The hospital pharmacist prepared the medication review by documenting the DRP suggestions resulting from the manual check of medications, laboratory values, and other relevant clinical patient information. These suggestions were discussed during the medication review by the attendants. If they were accepted by the attendants as a DRP, it was included as a strategy to improve the patient’s therapy. The accepted ‘DRP strategies’ were documented by the hospital pharmacist. A week after the medication review the hospital pharmacist documented which DRPs had indeed been executed. In this study, we will discuss the DRPs using the following terms: “DRP suggestions” (when DRPs were identified during the pharmacist’s preparation), “DRP remarks” (newly introduced DRPs during the medication review), “DRP strategies” (when DRPs were accepted as therapy strategies for the patient during the medication review), “DRP notifications” (the DRPs found by the CDSS), and “DRPs executed” (the carried out therapy strategies based on the DRP strategies).
In addition, prior to the gerontopharmacology meeting the hospital pharmacist extracted all electronic available patient information: laboratory values, medication, and documented indications and contraindications. The extracted electronic patient information was introduced into the CDSS in April 2015, therefore it was not possible that the medication reviews identified DRPs were influenced by the CDSS generated DRPs. The CDSS is designed to exclusively alert for relevant DRPs (DRP notifications). This is done by including ‘triggers’ that allow assessing whether the predefined DRPs are relevant or non-relevant. For example, there is an algorithm alerting for the prescription of a gastrointestinal prophylaxis in a patient at risk. However, for some patients a prophylaxis will already be prescribed and this notification is therefore assessed as a non-relevant notification by the CDSS. The DRP notifications from the CDSS were independently checked for relevancy and classified for type of medication error by hospital pharmacist HW and geriatrician KM. In case of disagreement, consensus was obtained by discussing on a case by case basis.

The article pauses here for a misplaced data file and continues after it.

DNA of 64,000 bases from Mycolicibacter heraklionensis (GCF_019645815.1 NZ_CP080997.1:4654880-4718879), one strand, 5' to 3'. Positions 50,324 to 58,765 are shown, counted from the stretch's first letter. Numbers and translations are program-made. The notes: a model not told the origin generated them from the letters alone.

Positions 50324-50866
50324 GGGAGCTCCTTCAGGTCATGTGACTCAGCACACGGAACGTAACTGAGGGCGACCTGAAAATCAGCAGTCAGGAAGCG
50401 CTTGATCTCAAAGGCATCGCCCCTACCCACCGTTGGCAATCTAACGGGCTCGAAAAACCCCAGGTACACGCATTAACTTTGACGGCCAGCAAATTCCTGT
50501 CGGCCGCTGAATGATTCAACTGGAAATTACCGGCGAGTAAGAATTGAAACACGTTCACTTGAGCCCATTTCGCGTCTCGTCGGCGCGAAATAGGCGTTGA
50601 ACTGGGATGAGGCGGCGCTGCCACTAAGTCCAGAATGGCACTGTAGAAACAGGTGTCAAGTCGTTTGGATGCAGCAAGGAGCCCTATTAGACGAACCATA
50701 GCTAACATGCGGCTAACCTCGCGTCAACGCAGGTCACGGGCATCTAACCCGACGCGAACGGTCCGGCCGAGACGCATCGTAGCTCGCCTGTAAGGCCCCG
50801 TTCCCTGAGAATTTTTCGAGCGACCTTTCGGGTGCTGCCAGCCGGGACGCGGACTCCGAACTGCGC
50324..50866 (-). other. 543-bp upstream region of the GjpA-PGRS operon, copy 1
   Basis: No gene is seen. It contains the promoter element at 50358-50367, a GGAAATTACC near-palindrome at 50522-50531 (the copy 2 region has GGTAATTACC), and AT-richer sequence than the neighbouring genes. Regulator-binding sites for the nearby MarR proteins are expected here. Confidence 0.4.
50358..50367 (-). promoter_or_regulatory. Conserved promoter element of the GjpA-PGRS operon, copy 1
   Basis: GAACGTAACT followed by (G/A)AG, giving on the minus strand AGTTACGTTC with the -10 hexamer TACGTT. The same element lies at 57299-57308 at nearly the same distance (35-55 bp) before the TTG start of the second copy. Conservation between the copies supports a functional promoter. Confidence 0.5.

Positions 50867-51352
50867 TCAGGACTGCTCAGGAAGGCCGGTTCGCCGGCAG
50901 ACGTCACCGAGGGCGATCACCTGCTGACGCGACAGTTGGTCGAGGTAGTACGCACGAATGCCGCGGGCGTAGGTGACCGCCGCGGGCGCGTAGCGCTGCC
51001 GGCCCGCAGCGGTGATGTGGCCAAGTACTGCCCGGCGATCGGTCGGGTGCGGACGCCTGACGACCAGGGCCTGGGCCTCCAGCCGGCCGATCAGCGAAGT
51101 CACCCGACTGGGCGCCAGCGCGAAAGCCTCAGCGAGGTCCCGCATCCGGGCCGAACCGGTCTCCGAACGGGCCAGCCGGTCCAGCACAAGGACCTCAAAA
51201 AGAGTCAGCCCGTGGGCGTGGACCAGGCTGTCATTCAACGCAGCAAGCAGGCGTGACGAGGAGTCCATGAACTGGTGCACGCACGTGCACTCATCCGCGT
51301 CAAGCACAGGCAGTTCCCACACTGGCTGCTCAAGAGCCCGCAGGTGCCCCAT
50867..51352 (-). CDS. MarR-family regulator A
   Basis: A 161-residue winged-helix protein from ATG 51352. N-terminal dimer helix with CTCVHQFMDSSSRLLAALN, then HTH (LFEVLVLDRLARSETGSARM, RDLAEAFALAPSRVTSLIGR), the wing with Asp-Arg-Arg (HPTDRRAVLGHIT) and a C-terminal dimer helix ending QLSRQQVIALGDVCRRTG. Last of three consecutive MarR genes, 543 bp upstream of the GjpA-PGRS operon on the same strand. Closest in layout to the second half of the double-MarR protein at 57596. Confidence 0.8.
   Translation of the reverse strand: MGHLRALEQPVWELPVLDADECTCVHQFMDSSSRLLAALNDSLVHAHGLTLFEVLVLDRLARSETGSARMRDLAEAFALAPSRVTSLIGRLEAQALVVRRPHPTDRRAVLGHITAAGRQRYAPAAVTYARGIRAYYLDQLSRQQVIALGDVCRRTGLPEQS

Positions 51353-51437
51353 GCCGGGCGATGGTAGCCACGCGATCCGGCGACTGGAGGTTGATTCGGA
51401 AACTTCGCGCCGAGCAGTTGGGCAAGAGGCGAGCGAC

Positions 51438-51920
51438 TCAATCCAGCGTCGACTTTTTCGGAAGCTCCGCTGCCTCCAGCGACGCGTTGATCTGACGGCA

The local Medical Research & Ethics Committee (MREC) determined this study to be non-accessory for the Dutch Medical Research in Human Subjects Act (non-WMO).
Numerical variables were presented by mean (SD; range, i.e. minimum–maximum value) and categorical ones by number (%). The descriptive statistics were computed using Microsoft Excel 2010.
We held 33 documented gerontopharmacology meetings during which 33 medication reviews were performed, all on different patients. The mean age of the reviewed patients was 83 years (SD 8.0; range 69–97). Gender was distributed almost equally with 55 % (n = 18) of the patients being male. The mean amount of prescribed drugs per patient was 15.2 (SD 4.0; range 8–27 medicines).